• Lee Briccetti and Jane Preston were the focus of a viral social media post alleging discriminatory and exploitative practices at Poets House. The post comes just days after Poets House announced a temporary suspension of operation. Click here to read.
  • Caleb Femi, London's first-ever "Young People's Laureate," spoke to Complex recently about his debut collection Poor. The book explores Femi's experience growing up as a working-class Black boy and how that experience is connected to Britain's wider, shameful history, namely the murder of Mark Duggan and the Grenfell atrocity. "When everything around you is bricks and concrete, it limits your quality of life," Femi said. "Your perception of what's possible becomes narrower and narrower. And then when you see Grenfell happening, and you see that there is no one who takes the blame for it, no one who is penalized for it, it tells you how cheap your life is." Click here to read.. For more from Femi, check out his recent cinematic collaboration with Takashi Miike and Virgil Abloh, which debuted at the Louis Vuitton Men's Spring-Summer 2021 fashion show in Tokyo.
  • Valerie Hsiung has collaborated with The Gleaners Unpress (a self-proclaimed "purveyor of free and illegitimate books") in the unorthodox, digital-only release of Name Date of Birth Emergency Contact, Hsiung's newest collection. Click here for more information and a link to download. To listen to Hsiung reading selections from the book, check out The Gleaners Unpress Bandcamp page.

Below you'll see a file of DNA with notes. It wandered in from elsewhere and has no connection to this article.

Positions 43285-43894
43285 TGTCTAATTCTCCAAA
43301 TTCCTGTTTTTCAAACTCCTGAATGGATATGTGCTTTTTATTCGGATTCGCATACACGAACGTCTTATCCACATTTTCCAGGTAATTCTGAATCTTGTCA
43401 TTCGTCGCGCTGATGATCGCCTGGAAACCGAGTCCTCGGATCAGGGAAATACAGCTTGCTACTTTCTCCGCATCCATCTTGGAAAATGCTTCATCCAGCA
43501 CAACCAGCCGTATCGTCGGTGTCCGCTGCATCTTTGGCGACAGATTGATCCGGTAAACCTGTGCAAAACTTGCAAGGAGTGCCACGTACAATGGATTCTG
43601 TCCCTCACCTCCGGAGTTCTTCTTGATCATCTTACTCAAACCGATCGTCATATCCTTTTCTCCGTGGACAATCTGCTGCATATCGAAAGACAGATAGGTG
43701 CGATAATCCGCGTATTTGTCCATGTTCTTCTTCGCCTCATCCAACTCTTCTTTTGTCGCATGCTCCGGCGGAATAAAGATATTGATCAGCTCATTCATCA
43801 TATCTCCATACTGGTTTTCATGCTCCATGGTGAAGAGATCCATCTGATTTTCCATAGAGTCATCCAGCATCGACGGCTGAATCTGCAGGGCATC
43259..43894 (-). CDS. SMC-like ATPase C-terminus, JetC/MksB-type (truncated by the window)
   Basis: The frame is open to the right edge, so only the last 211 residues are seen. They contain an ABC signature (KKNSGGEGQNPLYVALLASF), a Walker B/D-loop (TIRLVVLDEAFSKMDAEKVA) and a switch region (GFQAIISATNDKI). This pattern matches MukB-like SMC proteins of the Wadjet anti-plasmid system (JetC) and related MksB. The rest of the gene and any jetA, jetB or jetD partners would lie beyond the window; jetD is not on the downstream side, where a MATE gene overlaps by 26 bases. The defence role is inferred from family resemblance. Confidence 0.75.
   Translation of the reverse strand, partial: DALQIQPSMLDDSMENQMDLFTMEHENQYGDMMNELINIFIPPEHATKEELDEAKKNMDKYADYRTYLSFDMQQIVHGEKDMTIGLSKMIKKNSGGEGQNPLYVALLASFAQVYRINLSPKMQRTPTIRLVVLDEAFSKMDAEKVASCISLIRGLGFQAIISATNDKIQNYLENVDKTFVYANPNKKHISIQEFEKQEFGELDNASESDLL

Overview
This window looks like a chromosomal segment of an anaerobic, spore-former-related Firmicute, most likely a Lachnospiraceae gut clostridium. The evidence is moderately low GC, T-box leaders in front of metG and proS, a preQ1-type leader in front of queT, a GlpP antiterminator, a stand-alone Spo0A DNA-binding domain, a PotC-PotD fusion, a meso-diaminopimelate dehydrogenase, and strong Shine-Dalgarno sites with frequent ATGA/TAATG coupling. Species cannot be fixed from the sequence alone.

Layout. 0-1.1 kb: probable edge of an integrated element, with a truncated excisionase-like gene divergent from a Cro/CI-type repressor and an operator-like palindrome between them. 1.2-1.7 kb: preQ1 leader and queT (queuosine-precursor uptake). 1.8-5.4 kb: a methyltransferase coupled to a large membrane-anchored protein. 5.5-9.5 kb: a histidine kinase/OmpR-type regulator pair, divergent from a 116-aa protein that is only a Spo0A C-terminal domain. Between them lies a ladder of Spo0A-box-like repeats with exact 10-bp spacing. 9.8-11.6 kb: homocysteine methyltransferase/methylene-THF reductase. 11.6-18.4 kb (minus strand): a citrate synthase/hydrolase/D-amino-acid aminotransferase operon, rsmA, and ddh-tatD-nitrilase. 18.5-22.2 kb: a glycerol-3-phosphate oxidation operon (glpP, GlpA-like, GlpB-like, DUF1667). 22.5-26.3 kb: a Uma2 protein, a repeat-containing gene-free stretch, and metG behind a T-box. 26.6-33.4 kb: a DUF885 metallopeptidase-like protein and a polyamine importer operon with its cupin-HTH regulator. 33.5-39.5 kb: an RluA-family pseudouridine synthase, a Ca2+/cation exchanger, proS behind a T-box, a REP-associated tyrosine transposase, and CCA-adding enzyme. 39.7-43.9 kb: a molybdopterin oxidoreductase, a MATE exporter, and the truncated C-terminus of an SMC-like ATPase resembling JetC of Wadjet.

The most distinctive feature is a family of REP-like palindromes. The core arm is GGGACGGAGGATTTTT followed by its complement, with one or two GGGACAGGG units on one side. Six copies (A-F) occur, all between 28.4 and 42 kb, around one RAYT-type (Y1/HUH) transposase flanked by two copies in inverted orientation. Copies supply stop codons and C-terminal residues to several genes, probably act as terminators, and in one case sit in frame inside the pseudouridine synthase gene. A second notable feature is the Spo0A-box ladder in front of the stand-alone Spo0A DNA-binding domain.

• Paul Celan was born nearly a century ago. Thea LenarduzziLucy Dallas, and Mark Glanville marked the occasion by discussing some of Celan's early poems on an episode of The TLS Podcast entitled "Gagged with Ashes." Click here to listen. (And if podcasts aren't your thing, Glanville wrote an essay on Celan that you can read on the TLS website.)
  • John Trudell is the subject of Trudell, a documentary exploring the life of the poet and American Indian Movement leader. Trudell's virtual premiere is November 21st at 7 p.m. EST as part of the Smithsonian's Native Cinema Showcase. After the premiere the film will be available to stream through November 26th. Click here to watch. For more from Trudell, check out this 2013 recording of a reading and talk he gave at Knacka in Portland, OR. 
  • Khulekani Mayisa spoke to South Africa's Mail & Guardian about her recent cinematic collaborations with poets Tsepiso Mokobori and Dominique ChristinaClick here to read. Mayisa's poetry-infused films Power To The Purple and Scribbled In Red are both available on Vimeo. Click either title to watch.
  • Finally, two intriguing mashups of poetry and theater are currently streaming. Emilia Bassano, the "Dark Lady" of William Shakespeare's sonnets, tells her side of the story in the play EmiliaClick here to watch. Modesto's Prospect Park Theater Project is currently streaming An Iliad, a modern-day retelling of Homer's classic. Click here.
For tips, comments, questions, or anything in between, drop us a line at pswebed@unl.edu.